What should you do when the mucous plug came out?

On the one hand, passing the plug is one of the early signs of labour along with contractions and bursting of waters. On the other hand, in contrast to the contractions and bursting of waters, which directly indicate the beginning of labour, the discharge of the plug doesn’t mean the labour will start immediately or even in several hours. In fact, nobody can tell you how soon labour will begin after losing the mucus plug in pregnancy – in an hour, in a day or in a week. According to doctors, it’s considered normal if the plug comes out 2 weeks before labour. In many cases it passes several days before delivery, but sometimes the plug comes down only along with amniotic fluid or even can be removed by the doctor during labour.


Thus, losing the mucus plug in pregnancy means that delivery is coming, but it doesn’t mean that it’s time to rush to the hospital. If the discharge isn’t followed by the contractions and bursting of waters, then you have plenty of time to get prepared for delivery.

But first, you should make sure that your discharge is a plug, not amniotic fluid. Unlike the plug that looks like a jelly-like clot, amniotic fluid has thinner consistency, it’s more watery. The color of mucus plug can vary from clear and white to beige, brown and yellow, while the waters often have yellowish color or may be just clear. If after the examination you are not sure that this is the plug, go to the hospital urgently to find out if there is any danger for the child. Leaking of the waters tells about rupture of the amniotic sac, which can lead to fetal hypoxia or infection.

If you’re sure that this is the plug, examine it carefully for signs of pathology. An uncharacteristic color or unpleasant mucus plug smell as well as large amount of bright red blood in the discharge are also signals that something goes wrong. In this case, you should call your doctor or hurry to the hospital. If the plug has a normal color and smell and there is no evidence of bleeding or rupture of the amniotic sac, there is nothing to worry about. But soon after discharge you may feel aching, nagging pain in the abdomen and then contractions. First contractions last for about 20 seconds with 15-minutes pauses between them and then they become longer with shorter pauses – the duration of contractions reaches 60 seconds with pauses of 2-3 minutes. This is the sign labour is near, so you have to go to the hospital with all the necessary things with you.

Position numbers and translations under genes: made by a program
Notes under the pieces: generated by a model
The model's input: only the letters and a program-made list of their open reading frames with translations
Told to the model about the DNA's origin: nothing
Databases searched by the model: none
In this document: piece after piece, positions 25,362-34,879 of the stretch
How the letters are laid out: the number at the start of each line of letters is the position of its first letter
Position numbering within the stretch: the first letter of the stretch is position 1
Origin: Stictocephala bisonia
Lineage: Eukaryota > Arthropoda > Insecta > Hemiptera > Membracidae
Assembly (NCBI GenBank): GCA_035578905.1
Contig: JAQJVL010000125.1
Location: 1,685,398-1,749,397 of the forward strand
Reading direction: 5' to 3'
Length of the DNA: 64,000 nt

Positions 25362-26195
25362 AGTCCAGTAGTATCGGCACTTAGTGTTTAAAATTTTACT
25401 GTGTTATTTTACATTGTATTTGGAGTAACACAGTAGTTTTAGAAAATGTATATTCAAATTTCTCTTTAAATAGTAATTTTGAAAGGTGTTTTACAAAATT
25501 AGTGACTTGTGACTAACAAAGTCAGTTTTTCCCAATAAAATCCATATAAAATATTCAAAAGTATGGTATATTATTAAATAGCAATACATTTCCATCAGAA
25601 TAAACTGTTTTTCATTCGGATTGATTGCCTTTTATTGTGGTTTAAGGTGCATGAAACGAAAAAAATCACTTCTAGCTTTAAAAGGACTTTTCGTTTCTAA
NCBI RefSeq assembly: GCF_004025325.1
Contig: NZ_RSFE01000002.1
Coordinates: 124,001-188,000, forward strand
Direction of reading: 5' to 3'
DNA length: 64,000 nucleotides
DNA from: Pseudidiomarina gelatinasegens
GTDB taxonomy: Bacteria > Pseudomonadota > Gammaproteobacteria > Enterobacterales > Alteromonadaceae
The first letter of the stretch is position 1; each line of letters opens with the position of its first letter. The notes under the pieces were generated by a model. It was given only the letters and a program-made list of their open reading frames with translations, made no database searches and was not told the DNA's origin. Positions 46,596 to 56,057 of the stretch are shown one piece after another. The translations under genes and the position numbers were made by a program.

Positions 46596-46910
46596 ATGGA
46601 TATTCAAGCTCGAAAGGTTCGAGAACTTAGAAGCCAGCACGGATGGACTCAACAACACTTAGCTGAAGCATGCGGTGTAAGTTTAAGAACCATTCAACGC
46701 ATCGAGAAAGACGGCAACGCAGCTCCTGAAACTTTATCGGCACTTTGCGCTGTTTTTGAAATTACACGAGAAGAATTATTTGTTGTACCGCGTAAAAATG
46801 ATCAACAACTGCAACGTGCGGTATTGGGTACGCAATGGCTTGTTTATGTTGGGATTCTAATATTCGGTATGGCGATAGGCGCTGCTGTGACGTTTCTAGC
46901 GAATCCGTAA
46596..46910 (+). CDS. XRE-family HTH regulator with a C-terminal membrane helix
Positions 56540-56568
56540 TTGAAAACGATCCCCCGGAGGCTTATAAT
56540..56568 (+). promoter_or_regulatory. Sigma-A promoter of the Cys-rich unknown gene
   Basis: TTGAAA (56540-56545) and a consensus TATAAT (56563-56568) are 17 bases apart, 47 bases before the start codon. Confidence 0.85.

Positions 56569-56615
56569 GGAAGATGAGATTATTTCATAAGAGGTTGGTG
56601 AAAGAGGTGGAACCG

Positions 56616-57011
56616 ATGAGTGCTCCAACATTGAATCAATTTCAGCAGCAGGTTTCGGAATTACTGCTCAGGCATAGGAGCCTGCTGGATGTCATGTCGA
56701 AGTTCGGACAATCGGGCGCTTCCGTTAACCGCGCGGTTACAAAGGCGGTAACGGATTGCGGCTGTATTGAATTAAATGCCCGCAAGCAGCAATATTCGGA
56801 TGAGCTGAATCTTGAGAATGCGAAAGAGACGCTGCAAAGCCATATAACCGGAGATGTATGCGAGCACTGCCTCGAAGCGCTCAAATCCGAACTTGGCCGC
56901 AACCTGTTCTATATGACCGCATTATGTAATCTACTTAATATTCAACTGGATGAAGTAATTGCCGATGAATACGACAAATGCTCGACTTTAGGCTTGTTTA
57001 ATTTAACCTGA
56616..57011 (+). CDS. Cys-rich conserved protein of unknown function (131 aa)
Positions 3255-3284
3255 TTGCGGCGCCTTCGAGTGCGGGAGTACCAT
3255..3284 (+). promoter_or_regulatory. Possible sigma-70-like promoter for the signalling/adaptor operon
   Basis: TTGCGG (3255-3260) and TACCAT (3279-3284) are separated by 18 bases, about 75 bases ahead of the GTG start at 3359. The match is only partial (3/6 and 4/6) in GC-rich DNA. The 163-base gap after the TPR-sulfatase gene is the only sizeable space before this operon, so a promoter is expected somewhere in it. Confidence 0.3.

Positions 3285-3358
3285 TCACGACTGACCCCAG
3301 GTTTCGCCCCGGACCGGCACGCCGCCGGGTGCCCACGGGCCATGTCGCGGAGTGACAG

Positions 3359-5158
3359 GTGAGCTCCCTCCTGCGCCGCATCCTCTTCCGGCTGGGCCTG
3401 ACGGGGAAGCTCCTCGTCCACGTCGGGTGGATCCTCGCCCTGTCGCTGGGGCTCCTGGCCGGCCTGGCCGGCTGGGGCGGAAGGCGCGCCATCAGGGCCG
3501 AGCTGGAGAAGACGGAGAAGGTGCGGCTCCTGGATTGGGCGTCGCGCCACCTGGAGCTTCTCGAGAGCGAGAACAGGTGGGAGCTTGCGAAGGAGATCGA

But if there are no other signs of approaching delivery, you can calm down and only inform your doctor about the discharge, so that he or she could control the situation. Since the mucus plug release weakens the fetus protection from infection to some extent, you need to practice proper hygiene, have sex only using condoms, give preference to shower instead of bath and restrict swimming in the sea, river or other natural bodies of water. However, you may not worry about your child as the amniotic sac still protects the fetus from infection. Also it would be wise to use the time after losing your mucus plug for getting prepared for delivery, to pack things for the hospital and to gather all the needed documents.

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